3 min read


Photos from the top of One World Trade

Continuing last week's theme, Emma and I took another NYC adventure this weekend. This time to the top of the tallest building in North America.

I booked our last minute reservation for the One World Observatory as we finished dinner at 6:30pm. "Rachel, is it okay if Emma stays up a little past her bedtime?" I'd been wanting to take Emma for a few months, but we didn't really feel safe until Rachel and I were fully vaccinated.

The commute there and back provided more photos for my collection, Emma running in places that will never be so empty again.

If you go to the top of the WTC, and you're trying to optimize your visit for photography, be intentional about the time of day you book a reservation. When Emma and I went a couple years ago, I made the mistake of going in the afternoon when the sun was high overhead, which made for high contrast and uninteresting colors.

The shots I got then looked like this:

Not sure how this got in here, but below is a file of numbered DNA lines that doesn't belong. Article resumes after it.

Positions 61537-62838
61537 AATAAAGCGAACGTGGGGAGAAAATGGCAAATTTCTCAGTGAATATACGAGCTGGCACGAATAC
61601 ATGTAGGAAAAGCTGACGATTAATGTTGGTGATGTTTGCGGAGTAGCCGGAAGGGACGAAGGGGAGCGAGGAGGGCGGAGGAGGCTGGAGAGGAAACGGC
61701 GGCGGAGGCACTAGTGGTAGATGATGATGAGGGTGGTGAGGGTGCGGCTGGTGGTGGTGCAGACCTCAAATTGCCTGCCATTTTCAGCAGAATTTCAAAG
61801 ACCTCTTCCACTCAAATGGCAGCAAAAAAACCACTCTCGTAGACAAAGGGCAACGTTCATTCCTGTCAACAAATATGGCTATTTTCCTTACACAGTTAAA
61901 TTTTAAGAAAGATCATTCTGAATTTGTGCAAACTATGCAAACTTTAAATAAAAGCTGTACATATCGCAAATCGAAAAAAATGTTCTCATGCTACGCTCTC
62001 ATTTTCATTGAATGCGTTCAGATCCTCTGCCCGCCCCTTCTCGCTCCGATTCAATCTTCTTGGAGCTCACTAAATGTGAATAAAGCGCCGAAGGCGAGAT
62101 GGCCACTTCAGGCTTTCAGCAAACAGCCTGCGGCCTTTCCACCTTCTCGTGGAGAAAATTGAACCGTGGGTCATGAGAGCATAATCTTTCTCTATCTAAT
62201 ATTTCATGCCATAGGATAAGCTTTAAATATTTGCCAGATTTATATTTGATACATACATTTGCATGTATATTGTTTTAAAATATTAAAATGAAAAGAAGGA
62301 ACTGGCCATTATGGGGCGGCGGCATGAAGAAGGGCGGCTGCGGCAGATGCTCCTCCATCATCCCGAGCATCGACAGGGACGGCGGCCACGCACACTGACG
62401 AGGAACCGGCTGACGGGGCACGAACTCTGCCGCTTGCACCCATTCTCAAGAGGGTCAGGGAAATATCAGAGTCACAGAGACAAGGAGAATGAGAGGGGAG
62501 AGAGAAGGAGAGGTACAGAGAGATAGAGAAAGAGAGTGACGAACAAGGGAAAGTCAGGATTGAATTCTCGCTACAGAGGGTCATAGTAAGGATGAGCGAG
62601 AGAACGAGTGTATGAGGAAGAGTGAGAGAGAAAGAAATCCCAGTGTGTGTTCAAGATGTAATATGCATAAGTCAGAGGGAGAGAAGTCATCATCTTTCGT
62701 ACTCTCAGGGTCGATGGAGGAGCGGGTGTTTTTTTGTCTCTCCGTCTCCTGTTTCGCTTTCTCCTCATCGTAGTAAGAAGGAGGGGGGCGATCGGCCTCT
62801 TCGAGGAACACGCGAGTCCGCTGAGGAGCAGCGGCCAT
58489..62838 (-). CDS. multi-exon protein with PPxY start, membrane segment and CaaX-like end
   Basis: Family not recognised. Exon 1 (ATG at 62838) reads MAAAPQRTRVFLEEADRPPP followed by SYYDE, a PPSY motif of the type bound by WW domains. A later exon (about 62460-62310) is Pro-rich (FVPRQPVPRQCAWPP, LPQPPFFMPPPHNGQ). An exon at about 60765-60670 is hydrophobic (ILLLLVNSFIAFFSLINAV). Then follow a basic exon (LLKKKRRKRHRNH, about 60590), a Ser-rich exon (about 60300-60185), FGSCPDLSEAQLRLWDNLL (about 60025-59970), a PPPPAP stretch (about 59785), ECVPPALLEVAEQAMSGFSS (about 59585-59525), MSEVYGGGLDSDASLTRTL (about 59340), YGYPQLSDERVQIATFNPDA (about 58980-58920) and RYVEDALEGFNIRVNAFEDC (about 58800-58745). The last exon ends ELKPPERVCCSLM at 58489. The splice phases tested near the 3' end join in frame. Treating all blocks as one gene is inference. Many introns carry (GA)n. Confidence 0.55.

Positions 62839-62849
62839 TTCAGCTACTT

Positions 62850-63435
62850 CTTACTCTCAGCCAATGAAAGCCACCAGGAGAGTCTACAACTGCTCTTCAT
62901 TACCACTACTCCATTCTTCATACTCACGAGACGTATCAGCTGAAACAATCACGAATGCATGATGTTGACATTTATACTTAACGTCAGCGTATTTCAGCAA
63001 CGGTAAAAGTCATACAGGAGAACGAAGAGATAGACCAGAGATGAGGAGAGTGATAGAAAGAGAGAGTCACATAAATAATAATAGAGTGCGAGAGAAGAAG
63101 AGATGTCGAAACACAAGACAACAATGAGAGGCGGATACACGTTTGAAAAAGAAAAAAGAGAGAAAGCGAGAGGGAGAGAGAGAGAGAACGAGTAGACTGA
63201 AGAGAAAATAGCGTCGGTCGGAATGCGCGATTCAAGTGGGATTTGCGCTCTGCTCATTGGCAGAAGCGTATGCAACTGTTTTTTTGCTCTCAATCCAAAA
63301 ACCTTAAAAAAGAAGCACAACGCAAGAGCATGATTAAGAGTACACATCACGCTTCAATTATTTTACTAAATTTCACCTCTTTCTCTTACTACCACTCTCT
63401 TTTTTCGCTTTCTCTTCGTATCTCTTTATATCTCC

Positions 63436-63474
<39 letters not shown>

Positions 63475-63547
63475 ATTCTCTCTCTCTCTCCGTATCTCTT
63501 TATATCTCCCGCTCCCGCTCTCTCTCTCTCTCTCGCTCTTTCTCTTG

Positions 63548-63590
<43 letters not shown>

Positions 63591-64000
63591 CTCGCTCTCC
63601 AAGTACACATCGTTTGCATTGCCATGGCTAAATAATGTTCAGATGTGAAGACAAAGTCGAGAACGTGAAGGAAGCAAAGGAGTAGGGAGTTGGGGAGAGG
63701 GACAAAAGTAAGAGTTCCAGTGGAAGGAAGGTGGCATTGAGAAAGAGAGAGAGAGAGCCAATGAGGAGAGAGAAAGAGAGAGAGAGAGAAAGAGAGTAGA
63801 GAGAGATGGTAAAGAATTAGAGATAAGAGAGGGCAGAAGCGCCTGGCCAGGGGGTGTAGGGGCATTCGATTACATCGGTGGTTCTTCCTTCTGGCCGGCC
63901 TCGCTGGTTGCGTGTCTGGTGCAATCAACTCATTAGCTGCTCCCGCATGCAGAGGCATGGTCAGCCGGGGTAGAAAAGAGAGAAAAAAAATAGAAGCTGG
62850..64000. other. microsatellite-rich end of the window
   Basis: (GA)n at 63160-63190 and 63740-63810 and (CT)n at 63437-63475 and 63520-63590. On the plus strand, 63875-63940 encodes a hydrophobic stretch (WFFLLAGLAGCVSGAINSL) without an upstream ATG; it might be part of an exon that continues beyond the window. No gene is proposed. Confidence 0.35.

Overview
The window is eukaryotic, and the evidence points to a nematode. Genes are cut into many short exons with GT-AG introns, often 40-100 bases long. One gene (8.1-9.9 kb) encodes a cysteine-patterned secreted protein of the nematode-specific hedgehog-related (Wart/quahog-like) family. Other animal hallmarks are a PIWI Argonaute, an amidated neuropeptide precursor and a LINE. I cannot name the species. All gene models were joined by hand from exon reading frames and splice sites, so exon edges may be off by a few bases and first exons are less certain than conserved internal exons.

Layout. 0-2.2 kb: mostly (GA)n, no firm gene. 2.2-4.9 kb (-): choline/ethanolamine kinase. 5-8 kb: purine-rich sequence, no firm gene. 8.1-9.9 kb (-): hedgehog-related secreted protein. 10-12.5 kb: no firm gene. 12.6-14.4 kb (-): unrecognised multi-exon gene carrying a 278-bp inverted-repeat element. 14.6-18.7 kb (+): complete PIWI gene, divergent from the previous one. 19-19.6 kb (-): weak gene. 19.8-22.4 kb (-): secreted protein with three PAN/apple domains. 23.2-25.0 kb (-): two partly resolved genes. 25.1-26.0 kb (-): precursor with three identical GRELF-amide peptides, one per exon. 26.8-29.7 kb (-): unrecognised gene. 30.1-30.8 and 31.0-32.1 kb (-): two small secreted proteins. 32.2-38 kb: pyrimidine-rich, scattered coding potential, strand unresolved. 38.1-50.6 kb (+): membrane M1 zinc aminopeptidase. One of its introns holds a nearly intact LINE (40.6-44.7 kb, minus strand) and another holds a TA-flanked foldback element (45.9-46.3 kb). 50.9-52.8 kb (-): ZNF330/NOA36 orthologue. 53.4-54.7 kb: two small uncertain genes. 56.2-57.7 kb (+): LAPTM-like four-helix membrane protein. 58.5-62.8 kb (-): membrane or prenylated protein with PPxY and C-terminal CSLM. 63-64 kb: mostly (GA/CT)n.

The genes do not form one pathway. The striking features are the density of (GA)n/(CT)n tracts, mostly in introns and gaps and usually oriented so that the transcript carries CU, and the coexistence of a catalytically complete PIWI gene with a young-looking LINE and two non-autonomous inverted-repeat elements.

This visit we booked a 7:20pm reservation on a night when the sun set at 8pm, which gave us colors like these:

The time also let us take three laps around the observatory for three different takes on the city: Golden Hour, twilight, and nighttime. These shots of WTC 3 and WTC 4 were taken 17 minutes apart:

Photography from the WTC observatory is an interesting challenge. You're shooting down through thick, curved, smudged glass that reflects the lighting of the room you're in. And even when able to work through those constraints, it felt difficult to capture novel images.

I'm proud of these shots. They're well-executed captures of iconic sights. But they also feel a bit cliché. That's okay though. It was a great experience to enjoy with Emma, who was so patient with me firing off 500 frames in ninety minutes. And it was so, so nice to be shooting something outside our neighborhood.

It seemed like the One World Observatory was operating at less than a quarter capacity. On Saturday. At Sunset. During gorgeous weather. It's a privilege to be here at this moment in history – when NYC is safe to explore but few tourists are to be found.